Issue: 18991001

Sunday, October 1, 1899
OCTOBER, 1899
6
True
55
Saturday, November 29, 2014

Articles
cover
721
721
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APPLETONS' POPULAR SCIENCE MONTHLY.
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PopularScience_18991001_0055_006_0001.xml
article
721
721,722,723,724,725,726,727,728,729,730,731,732
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THE HELP THAT HARMS.
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HENRY C. POTTER
THE analogies between the life of an individual and that other organism which we call civilized society are as interesting as for any other reason because of their inexhaustible and ever-fresh variety. The wants, the blunders, the growth, the perils of the individual are matched at every step by those other wants and dangers and developments which rise in complexity and in variety as the individual and the social organism rise in intelligence, in numbers, and in wealth.
PopularScience_18991001_0055_006_0002.xml
article
732
732,733,734,735,736,737,738,739,740,741,742,743,744,745,746,747,748,749,750
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THE HOPI INDIANS OF ARIZONA.
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GEORGE A. DORSEY
AS one approaches the center of Arizona, along the line of the Santa Fé Railroad, whether he come from the east or from the west, his attention is sure to be arrested by several tall, spire-like hills which are silhouetted against the sky to the far north.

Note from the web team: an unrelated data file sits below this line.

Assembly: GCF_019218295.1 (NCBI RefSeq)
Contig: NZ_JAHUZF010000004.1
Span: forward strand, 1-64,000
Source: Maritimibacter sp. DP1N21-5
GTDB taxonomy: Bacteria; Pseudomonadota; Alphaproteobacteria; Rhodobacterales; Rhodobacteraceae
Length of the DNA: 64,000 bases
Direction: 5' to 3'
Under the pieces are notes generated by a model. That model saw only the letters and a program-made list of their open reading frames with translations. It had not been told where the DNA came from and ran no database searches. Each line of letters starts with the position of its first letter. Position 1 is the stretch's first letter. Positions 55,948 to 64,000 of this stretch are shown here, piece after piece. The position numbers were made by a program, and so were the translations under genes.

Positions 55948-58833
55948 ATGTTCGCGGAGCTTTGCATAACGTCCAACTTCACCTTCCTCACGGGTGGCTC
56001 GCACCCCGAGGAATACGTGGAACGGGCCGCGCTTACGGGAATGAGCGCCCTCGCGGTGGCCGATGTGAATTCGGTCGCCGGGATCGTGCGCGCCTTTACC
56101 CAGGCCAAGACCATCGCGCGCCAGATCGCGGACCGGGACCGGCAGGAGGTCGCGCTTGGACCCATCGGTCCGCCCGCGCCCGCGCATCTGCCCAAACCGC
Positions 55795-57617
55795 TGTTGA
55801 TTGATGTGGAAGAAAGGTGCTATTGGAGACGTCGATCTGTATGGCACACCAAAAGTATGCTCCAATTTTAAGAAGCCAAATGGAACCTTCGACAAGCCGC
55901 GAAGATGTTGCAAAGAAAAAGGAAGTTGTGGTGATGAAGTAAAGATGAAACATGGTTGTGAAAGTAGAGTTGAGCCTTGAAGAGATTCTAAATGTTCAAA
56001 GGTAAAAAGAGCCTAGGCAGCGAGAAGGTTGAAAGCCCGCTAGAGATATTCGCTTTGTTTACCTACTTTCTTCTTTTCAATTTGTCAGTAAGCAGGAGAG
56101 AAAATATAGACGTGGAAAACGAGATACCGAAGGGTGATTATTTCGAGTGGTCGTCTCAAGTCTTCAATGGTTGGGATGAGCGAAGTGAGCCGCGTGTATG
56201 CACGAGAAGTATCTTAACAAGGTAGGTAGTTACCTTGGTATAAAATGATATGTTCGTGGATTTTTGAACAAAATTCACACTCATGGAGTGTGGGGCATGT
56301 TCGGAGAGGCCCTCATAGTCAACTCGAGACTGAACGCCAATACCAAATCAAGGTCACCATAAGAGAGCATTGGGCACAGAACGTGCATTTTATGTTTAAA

PopularScience_18991001_0055_006_0003.xml
article
750
750,751,752,753,754,755
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REFORM OF PUBLIC CHARITY.
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BIRD S. COLER
ABUSE of municipal charity in New York city has reached a stage where immediate and radical reform is necessary in order to prevent the application of public funds to the payment of subsidies to societies and institutions where professional pauperism is indirectly encouraged and sustained.
PopularScience_18991001_0055_006_0004.xml
article
755
755,756,757,758,759,760,761,762,763,764,765,766
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CHRISTIAN SCIENCE FROM A PHYSICIAN'S POINT OF VIEW.
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JOHN B. HUBER
CHRISTIAN SCIENCE is stated to be a religious system which was "discovered," in 1866, by Mrs. Mary Baker G. Eddy, a lady now living in the vicinity of Boston, Mass., who has passed her eightieth year, and who is called by her followers the "Mother of the Christian Science Church," or "Mother Mary.
PopularScience_18991001_0055_006_0005.xml
article
766
766,767,768,769,770,771,772,773,774,775,776,777
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THE WHEAT LANDS OF CANADA.
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SYDNEY C. D. ROPER
WHEN Sir W. Crookes, in his inaugural address as President of the British Association, startled a large number of people by stating that, unless some radical change was made in the present system of wheat cultivation, there would be a bread famine in 1931, because the world's supply of land capable of producing wheat would have been exhausted, there was undoubtedly a considerable feeling of uneasiness engendered, and more attention was paid to the address than is usual even to so valuable a contribution as the inaugural address of the President of that Association must always be.
PopularScience_18991001_0055_006_0006.xml
article
778
778,779,780,781,782,783,784,785,786,787
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BEST METHODS OF TAXATION.
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DAVID A. WELLS